ECU Folk and Country Dancers co-sponsor contra dance
Dances held on the second Saturday and fourth Friday of each month
Elisa Bizzotto, Staff Writer
February 14, 2006
Last Saturday night, the ECU Folk and Country Dancers and the Folk and Arts Society of Greenville sponsored a contra dancing event, which included a potluck dinner, a concert, a beginner's lesson and a two-hour long dance session. The event was held at the Willis Building in downtown Greenville and was one of six bi-monthly contra sessions that are to be held this spring. The contra dances, which are one of several types of dances put on by these two organizations, are held on the second Saturday and fourth Friday of each month and have been taking place throughout the year.
Contra dancing derives from English and Scottish country dancing and holds some resemblance to American square dancing. The basic structure of the dance calls for two parallel lines of participants, requiring that one be accompanied by a partner. Participants move through the lines with their partners and follow a simple dance sequence, repeating with a new set of partners every rotation. This repetition allows for each participant to dance with every individual in both lines and essentially every individual in the room. The heavy person-to-person involvement reflects the basic function of the dance which is to promote a communal atmosphere that is friendly and welcoming.
Roger Rulifson, ECU Biology professor, described contra dancing as a means of gathering and, especially years ago, being a way for young persons to court each other and participate in a fun activity that provided an atmosphere for being intimate in a legitimate manner.
The dance movements involved in contra dancing include dos-a-dos and swings, hence the square dance comparison.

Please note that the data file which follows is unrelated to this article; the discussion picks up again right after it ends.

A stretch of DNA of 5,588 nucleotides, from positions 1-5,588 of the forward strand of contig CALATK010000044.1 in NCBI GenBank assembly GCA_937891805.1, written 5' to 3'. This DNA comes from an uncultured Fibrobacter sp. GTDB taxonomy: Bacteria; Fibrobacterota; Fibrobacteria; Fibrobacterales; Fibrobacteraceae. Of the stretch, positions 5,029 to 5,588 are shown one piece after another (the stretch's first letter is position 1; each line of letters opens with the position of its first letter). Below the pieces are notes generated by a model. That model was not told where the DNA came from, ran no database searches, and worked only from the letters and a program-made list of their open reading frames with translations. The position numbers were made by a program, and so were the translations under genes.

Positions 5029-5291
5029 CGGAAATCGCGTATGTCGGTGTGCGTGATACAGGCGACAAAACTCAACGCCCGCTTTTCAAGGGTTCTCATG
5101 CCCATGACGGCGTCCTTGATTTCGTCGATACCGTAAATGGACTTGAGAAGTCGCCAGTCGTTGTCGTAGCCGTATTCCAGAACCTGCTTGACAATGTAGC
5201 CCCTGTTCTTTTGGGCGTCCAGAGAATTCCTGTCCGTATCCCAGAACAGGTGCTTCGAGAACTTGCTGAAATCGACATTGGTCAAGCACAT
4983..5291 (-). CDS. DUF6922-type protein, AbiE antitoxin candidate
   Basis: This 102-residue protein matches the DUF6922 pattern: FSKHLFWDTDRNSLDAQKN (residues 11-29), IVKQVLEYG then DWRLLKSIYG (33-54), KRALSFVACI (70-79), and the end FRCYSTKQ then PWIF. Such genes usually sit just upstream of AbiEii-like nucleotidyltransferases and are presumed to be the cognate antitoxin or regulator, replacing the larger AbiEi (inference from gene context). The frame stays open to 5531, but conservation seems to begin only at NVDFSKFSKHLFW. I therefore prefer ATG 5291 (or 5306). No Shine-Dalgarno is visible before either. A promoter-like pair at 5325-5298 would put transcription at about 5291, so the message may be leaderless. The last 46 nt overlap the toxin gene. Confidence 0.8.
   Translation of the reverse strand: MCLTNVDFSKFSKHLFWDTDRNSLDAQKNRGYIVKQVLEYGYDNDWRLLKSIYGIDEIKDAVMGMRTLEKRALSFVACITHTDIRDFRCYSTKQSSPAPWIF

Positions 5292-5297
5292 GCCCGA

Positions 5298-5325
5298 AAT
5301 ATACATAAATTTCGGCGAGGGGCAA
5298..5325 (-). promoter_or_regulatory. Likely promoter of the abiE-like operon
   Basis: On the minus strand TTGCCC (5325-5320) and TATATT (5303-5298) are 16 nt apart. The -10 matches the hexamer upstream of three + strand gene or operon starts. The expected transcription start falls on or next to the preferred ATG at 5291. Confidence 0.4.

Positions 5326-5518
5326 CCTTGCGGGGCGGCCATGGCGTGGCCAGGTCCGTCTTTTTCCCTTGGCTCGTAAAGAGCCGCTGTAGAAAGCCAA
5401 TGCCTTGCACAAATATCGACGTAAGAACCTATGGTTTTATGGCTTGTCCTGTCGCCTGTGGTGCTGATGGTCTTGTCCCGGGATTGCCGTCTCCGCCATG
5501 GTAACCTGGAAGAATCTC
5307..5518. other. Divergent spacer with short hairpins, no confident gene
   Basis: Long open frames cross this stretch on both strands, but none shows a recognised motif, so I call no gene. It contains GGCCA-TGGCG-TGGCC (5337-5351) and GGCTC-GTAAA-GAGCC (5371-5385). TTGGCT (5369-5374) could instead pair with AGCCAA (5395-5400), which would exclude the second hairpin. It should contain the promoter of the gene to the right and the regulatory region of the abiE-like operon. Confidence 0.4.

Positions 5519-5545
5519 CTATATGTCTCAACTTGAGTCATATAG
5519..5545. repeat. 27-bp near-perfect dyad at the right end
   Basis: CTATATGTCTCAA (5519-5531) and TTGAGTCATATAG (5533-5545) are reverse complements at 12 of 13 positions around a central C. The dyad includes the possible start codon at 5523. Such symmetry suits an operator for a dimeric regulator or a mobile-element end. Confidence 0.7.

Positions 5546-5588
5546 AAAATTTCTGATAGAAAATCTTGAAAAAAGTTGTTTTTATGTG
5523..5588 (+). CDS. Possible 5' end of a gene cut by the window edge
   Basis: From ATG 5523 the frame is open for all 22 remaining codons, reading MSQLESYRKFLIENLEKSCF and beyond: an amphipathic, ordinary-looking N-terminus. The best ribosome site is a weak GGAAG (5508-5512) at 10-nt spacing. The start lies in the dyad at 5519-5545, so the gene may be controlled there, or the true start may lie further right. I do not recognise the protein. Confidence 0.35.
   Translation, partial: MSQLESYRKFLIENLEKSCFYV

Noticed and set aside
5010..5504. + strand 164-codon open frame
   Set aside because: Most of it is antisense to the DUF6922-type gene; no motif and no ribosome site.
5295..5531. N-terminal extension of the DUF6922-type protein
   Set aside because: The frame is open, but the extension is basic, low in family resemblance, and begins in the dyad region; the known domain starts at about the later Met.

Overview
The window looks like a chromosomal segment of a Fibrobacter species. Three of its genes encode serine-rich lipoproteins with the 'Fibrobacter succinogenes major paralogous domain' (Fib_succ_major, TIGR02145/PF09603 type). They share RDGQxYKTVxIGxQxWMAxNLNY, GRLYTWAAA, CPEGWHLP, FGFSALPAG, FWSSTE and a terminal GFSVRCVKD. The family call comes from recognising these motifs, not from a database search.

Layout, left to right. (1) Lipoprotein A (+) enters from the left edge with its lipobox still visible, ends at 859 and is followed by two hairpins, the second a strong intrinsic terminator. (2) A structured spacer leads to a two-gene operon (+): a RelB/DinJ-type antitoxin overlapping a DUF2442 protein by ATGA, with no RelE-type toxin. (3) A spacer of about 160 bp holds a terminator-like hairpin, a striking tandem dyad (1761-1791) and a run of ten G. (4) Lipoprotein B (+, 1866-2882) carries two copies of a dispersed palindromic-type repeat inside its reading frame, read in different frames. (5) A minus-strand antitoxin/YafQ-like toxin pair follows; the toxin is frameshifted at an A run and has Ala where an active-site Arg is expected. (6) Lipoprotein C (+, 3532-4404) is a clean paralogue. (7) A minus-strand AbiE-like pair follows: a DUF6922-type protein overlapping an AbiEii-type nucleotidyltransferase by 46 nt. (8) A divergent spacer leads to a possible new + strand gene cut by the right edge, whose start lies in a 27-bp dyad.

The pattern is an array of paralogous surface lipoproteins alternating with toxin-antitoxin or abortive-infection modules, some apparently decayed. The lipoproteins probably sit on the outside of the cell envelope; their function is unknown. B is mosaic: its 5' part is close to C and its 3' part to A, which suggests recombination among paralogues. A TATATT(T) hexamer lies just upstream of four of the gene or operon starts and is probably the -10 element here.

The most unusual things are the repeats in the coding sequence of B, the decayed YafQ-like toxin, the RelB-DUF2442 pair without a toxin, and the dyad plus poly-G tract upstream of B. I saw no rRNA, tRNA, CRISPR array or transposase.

The dance is accompanied by live music, which can vary between events, but usually consists of some form of old-time, Celtic or blue grass according to ECU Folk and Country Dancers president, Leanne Smith. Smith confessed that she has even contra danced to jazz music and that basically as long as the music has a beat, it can be applied to contra dancing.
What is known as a caller is also customary at contra dances and is similar to a guide by whom he/she teaches the dance movements to participants before the music begins? The caller continues to guide participants throughout the dance and may or may not cease teaching if the participants seem to have learned the movements.
Individuals of all different ages and from all different backgrounds are drawn to the dance and newcomers and experts alike take part. Actually, those who are unfamiliar with the dance are welcomed and expected as there are introductory sessions almost always held before a contra dance.
Contra dancing is especially popular in New England where it was initially brought to the country, but has gained a significant following throughout the U.S. Rulifson let on that the "triangle area" of N.C. is host to many contra dancing activities and that contra cruises have just recently been created in which the theme of the cruise would be everything contra.
According to Smith, contra dancing has been an activity at ECU since the 1970s and while it is somewhat underground, the events have grown in popularity over the years. Different callers and musicians are featured at the bi-monthly events and the organizations are able to work with regional bands in addition to the local musicians.
Smith encourages students to participate in the events and welcomes all regardless of their familiarity with the dances. The next contra dance will take place on Friday, Feb. 24 at the Willis Building.
To access more information on contra dancing or any of the other dances that the organizations host, one can go to geocities.com/ecufolkandcountrydancers
Return to the articles section of the contradancelinks.com web site.